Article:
Denmark's Fresh, Simple Cuisine

By Joyce Hendley, M.S., "Northern Light," May/June 2008

Discover this country's flavorful, minimalist cuisine.

Until I married into a Danish family, my knowledge of that country's cuisine was limited to the buttery, flaky pastries called "Danish" everywhere but in Denmark (where they're known as Wienerbrød, or "Vienna bread," to honor their Austrian origins). After all, beyond ham, butter and a few cheeses like blue and havarti, few Danish specialties usually make it to American tables. But after many visits to my in-laws' kitchens and gardens, I've discovered a sophisticated and varied cuisine with a healthier side that seems more Northern California than Northern Europe.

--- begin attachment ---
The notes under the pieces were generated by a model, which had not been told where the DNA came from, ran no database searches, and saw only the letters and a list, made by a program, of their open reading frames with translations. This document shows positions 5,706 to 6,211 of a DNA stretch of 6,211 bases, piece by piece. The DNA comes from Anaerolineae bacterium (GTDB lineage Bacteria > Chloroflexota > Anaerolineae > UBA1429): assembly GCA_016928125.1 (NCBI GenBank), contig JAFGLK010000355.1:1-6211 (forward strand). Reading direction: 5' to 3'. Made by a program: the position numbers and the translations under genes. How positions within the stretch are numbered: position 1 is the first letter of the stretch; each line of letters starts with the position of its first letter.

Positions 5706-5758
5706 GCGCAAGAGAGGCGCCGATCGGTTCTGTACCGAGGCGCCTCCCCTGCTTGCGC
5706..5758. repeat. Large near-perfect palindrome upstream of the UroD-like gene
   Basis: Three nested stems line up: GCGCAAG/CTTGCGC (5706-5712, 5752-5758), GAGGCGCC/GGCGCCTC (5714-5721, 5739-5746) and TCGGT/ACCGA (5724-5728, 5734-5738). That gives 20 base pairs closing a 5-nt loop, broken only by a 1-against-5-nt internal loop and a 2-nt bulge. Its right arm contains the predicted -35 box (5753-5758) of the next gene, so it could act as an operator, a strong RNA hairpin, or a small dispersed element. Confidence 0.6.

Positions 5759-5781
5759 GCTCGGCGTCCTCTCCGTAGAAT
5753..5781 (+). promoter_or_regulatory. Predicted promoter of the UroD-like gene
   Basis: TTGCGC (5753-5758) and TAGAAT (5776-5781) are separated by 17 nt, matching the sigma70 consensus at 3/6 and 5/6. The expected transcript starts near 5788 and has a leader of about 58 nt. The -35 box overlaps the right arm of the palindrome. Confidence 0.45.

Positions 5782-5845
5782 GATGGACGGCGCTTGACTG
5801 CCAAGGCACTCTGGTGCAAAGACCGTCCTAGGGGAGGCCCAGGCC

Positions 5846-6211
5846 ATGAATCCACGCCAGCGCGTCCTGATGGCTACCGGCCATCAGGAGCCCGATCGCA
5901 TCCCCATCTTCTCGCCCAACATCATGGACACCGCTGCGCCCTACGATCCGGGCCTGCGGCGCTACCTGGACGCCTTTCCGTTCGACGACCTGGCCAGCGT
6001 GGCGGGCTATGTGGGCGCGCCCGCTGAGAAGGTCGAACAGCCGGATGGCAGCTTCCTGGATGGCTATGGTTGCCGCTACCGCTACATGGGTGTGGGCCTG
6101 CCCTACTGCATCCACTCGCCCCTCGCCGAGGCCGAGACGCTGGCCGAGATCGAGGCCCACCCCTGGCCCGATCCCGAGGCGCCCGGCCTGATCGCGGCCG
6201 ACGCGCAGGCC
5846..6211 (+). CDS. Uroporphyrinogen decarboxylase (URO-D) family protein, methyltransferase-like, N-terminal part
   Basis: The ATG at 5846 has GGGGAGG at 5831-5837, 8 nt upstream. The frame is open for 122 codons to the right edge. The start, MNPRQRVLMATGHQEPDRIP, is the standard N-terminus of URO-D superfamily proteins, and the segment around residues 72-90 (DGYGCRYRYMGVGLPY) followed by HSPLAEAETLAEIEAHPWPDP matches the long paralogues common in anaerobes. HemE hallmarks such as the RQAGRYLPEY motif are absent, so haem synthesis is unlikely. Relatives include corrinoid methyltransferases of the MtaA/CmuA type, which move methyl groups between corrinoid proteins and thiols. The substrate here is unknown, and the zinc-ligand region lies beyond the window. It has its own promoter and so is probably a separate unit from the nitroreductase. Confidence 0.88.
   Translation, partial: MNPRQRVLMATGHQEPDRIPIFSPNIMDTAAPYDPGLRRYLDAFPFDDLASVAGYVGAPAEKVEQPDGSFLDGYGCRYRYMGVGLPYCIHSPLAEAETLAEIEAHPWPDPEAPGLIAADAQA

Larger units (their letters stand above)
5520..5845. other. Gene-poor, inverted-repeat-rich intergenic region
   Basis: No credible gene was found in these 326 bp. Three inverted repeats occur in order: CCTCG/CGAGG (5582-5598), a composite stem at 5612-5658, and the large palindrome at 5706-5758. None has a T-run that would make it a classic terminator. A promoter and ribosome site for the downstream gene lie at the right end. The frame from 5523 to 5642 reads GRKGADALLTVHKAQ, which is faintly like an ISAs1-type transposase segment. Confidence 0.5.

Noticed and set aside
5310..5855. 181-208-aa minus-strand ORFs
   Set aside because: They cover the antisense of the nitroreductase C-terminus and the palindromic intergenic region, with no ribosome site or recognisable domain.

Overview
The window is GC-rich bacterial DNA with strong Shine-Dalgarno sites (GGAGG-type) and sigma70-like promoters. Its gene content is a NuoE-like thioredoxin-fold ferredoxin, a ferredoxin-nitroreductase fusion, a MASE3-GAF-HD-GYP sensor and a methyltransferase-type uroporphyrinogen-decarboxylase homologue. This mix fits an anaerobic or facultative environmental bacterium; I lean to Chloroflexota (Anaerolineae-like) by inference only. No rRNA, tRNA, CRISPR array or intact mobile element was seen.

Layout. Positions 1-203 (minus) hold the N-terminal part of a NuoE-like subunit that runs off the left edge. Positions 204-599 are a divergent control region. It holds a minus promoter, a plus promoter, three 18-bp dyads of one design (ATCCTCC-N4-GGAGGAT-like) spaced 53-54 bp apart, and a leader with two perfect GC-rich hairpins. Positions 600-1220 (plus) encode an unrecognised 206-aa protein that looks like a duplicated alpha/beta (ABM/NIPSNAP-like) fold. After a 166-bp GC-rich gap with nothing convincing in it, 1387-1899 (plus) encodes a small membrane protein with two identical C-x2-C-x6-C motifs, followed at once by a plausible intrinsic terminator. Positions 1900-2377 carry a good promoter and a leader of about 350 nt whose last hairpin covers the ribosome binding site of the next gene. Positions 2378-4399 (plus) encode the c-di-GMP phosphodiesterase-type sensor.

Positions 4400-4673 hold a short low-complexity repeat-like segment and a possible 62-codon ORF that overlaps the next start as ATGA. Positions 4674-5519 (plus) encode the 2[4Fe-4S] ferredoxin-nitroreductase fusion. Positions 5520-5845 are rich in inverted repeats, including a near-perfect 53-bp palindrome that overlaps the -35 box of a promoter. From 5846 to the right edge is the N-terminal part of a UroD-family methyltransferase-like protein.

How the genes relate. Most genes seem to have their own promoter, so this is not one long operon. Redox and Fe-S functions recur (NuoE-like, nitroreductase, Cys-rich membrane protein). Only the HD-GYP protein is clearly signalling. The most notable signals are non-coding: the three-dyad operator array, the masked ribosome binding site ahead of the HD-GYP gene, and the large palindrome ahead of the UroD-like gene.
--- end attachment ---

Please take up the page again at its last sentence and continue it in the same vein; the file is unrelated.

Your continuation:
Cooking and eating the Danish way is all about simplicity, with minimal seasoning and fuss. Danes have always been passionate about fresh produce at its peak of ripeness. When I ask for a recipe from my mother-in-law, Hanne Lumholdt, I'm always amazed at how brief the instructions are from this accomplished cook. "Brown it in a little vegetable oil," she'll say, "and when it's done, sprinkle on a little salt and pepper." But I've learned that this simplicity is a refined art in itself. It honors fine ingredients by doing little to them, letting pure flavors come through without heavy sauces or complicated cookery.

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